Background checks for prospective dates are coming to the dating app Tinder. Photo: AFP / Aamir QURESHI

Tinder, which describes itself as the "world's most popular app for meeting new people", was launched in 2012.

The brand has since become available in more than 190 countries and in 56 languages, according to US subscription data.

In September 2021, an investigation that studied Tinder account holders found that a staggering 75 million people admitted to using the app every month.

Tinder's new CEO, Faye Iosotaluno, has said that the brand is on the way to losing it's 'world's biggest dating app' title.

Iosotaluno was named Tinder Chief Executive by the brand's parent group, Match Group, last month after the role had been left vacant for more than 16 months.

"We need speed and we need urgency right now," Iosotaluno urged, noting that the brand wants "to make sure we're putting the right product in front of the right people at the right time".

With regard to women's romantic experiences on Tinder, the new CEO also said that the application team "have dropped the ball".

While tinder has accounted for more than 50 per cent of Match Group's annual revenue, currently measuring at a staggering $3.4 billion each year, Tinder has seen a series of different leaders in recent years.

Before Iosotaluno became Tinder's newest female CEO, Renate Nyborg, who left her post in the middle of 2022, was named the brand's first female CEO.

As consumer spending has diminished on a global scale amongst dating app users, official figures show that Tinder's paid accounts fell by five per cent year-over-year in 2023.

The lack of customer spending comes as dating app users have expressed that they are increasingly wary of catfishing on dating apps.

A report, published by Kaspersky, found that more than a third, 38 per cent, of dating app users are concerned with being scammed. A further 34 per cent admitted that they didn't trust people on dating apps.

More than 10 per cent of dating app users also said that they had friends who have had negative experiences when online dating.

For the generation Z demographic, some dating app users also said that they have become bored of Tinder's "swipe" feature, which was viewed as innovative amongst millennial consumers when it was first launched.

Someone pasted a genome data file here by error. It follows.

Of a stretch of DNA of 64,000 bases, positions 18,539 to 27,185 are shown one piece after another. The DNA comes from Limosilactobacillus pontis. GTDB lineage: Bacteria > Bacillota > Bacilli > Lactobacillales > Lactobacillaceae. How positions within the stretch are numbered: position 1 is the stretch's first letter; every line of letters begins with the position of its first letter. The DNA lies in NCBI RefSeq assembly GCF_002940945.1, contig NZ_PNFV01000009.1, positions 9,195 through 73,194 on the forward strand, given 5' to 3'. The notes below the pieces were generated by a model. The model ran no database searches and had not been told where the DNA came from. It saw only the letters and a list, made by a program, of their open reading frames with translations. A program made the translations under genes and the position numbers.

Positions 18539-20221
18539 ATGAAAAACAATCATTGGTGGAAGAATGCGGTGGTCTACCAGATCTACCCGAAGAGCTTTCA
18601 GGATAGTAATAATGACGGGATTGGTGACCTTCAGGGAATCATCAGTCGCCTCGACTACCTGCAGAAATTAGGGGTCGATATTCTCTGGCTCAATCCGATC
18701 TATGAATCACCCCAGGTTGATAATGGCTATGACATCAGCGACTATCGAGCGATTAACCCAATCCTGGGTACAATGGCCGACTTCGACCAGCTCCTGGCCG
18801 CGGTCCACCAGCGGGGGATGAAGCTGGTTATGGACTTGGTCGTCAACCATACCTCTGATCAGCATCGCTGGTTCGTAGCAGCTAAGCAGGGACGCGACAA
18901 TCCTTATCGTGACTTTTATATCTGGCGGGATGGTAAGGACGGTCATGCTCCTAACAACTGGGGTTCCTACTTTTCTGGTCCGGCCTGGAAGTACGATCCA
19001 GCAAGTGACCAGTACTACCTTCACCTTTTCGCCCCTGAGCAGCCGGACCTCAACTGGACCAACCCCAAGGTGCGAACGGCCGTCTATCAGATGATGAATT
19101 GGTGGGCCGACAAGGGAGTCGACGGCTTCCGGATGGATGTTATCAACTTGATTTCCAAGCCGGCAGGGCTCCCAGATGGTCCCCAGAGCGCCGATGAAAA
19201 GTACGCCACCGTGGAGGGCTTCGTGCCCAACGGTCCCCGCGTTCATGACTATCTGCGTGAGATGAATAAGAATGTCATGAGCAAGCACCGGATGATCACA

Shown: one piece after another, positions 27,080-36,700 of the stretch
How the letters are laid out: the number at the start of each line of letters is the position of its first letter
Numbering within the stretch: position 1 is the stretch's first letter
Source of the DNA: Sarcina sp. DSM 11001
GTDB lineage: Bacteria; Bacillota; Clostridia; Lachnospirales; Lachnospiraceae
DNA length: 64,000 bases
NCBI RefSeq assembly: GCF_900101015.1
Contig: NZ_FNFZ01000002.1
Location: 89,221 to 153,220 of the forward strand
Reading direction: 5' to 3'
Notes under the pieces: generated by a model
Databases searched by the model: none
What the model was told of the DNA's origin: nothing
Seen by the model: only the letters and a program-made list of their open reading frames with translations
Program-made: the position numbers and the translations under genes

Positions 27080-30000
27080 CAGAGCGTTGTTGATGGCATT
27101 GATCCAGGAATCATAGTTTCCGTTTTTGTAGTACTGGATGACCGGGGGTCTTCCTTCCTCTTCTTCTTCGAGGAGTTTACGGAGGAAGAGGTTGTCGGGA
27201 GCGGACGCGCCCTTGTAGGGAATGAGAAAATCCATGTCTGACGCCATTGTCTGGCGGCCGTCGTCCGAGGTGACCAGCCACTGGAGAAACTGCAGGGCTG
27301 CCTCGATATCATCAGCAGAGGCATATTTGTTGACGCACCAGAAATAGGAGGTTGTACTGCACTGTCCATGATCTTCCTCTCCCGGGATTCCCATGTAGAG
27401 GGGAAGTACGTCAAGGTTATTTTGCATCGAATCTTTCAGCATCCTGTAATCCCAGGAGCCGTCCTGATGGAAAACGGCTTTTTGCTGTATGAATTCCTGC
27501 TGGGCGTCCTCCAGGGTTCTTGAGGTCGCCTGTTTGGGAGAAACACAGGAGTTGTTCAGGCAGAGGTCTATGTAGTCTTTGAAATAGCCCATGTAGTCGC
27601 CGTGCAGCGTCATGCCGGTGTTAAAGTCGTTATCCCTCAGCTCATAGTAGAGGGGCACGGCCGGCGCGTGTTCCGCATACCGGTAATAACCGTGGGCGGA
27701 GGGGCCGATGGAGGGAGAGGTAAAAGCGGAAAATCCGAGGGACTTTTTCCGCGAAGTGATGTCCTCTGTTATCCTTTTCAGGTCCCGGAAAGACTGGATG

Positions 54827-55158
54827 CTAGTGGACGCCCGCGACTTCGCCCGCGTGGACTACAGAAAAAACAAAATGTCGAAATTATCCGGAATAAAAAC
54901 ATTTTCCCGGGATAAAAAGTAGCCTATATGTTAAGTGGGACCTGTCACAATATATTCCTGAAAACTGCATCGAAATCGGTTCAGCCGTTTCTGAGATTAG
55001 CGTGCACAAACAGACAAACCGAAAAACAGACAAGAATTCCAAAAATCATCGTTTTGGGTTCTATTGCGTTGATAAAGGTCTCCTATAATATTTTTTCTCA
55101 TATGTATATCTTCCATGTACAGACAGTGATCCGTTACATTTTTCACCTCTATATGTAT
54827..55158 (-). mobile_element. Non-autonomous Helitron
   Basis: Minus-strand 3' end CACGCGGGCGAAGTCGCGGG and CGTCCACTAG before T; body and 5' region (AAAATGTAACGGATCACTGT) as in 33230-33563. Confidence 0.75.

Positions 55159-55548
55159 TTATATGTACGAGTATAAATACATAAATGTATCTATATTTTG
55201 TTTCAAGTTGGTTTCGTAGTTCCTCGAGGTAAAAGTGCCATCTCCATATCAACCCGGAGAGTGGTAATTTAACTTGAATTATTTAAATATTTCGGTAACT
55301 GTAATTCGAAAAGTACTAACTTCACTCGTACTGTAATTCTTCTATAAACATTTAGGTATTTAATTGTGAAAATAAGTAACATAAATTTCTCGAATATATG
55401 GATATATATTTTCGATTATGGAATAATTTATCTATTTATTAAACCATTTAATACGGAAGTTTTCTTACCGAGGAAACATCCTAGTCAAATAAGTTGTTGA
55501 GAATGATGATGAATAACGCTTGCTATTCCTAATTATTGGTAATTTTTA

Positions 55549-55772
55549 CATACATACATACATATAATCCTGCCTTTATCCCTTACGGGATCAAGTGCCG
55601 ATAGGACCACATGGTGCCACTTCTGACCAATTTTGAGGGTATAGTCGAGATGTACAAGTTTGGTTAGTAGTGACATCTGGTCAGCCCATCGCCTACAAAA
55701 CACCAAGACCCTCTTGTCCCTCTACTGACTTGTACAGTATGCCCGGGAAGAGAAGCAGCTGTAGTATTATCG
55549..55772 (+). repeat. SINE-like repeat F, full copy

The dating application Hinge, which was launched one year after Tinder, has become increasingly popular amongst Generation Z users – with the average Hinge user being 25 years old.

Hinge has since been named as one of Tinder's biggest competitors, as well as the dating application Bumble, with the apps boasting a combined 73 million users each day.

After reviewing a range of dating platforms, the American media website CNET listed Tinder as the "best dating app for casual chats and hookups". Hinge, however, was listed as the "best app for relationship seekers".

To rid dating app consumers of their safety concerns, this week, Tinder announced that it is introducing a new passport-scanning feature for users in the UK, Brazil and the US.

The safety feature will ensure that Tinder account holders in the UK have their identities, profiles and ages verified.

The ID scanning will involve either a passport or a driving licence that will be compared to a video selfie.

After volunteering to get their identity verified, Tinder users will receive a verification mark on their profile

Victim Support, an independent charity dedicated to supporting victims of crime in England and Wales, welcomed Tinder's new identity verification feature but noted that dating platforms need to "go further" to guarantee a user's safety.

Wayne Stevens, a spokesperson for Victim Support, argued: "Ensuring ID verification is mandatory across all dating apps, rather than optional, would be more robust."

"Romance fraud is a devastating crime, particularly because of the shame and stigma around it," Stevens added.